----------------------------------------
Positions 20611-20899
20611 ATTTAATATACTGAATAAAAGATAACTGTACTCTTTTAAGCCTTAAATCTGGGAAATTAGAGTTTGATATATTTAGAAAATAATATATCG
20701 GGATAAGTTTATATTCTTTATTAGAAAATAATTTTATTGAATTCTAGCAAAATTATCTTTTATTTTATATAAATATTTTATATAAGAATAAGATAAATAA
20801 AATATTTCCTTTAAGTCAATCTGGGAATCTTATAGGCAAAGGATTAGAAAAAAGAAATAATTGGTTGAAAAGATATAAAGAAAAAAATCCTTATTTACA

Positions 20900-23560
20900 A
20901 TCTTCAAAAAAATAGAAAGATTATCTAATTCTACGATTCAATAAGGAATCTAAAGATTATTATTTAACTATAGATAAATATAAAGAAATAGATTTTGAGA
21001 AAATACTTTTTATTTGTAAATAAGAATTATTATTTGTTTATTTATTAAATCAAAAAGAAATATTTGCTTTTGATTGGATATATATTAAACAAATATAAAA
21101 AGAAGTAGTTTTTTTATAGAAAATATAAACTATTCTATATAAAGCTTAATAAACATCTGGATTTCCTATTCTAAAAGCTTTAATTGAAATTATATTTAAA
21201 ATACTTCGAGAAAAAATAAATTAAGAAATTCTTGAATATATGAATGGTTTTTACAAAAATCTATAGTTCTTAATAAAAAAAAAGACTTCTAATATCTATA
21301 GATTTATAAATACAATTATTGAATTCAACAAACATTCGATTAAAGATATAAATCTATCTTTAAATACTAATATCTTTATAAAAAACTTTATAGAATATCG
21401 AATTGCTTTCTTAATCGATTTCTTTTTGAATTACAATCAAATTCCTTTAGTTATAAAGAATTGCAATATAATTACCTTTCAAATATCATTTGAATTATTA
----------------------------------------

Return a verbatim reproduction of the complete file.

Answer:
Positions 20611-20899
20611 ATTTAATATACTGAATAAAAGATAACTGTACTCTTTTAAGCCTTAAATCTGGGAAATTAGAGTTTGATATATTTAGAAAATAATATATCG
20701 GGATAAGTTTATATTCTTTATTAGAAAATAATTTTATTGAATTCTAGCAAAATTATCTTTTATTTTATATAAATATTTTATATAAGAATAAGATAAATAA
20801 AATATTTCCTTTAAGTCAATCTGGGAATCTTATAGGCAAAGGATTAGAAAAAAGAAATAATTGGTTGAAAAGATATAAAGAAAAAAATCCTTATTTACA

Positions 20900-23560
20900 A
20901 TCTTCAAAAAAATAGAAAGATTATCTAATTCTACGATTCAATAAGGAATCTAAAGATTATTATTTAACTATAGATAAATATAAAGAAATAGATTTTGAGA
21001 AAATACTTTTTATTTGTAAATAAGAATTATTATTTGTTTATTTATTAAATCAAAAAGAAATATTTGCTTTTGATTGGATATATATTAAACAAATATAAAA
21101 AGAAGTAGTTTTTTTATAGAAAATATAAACTATTCTATATAAAGCTTAATAAACATCTGGATTTCCTATTCTAAAAGCTTTAATTGAAATTATATTTAAA
21201 ATACTTCGAGAAAAAATAAATTAAGAAATTCTTGAATATATGAATGGTTTTTACAAAAATCTATAGTTCTTAATAAAAAAAAAGACTTCTAATATCTATA
21301 GATTTATAAATACAATTATTGAATTCAACAAACATTCGATTAAAGATATAAATCTATCTTTAAATACTAATATCTTTATAAAAAACTTTATAGAATATCG
21401 AATTGCTTTCTTAATCGATTTCTTTTTGAATTACAATCAAATTCCTTTAGTTATAAAGAATTGCAATATAATTACCTTTCAAATATCATTTGAATTATTA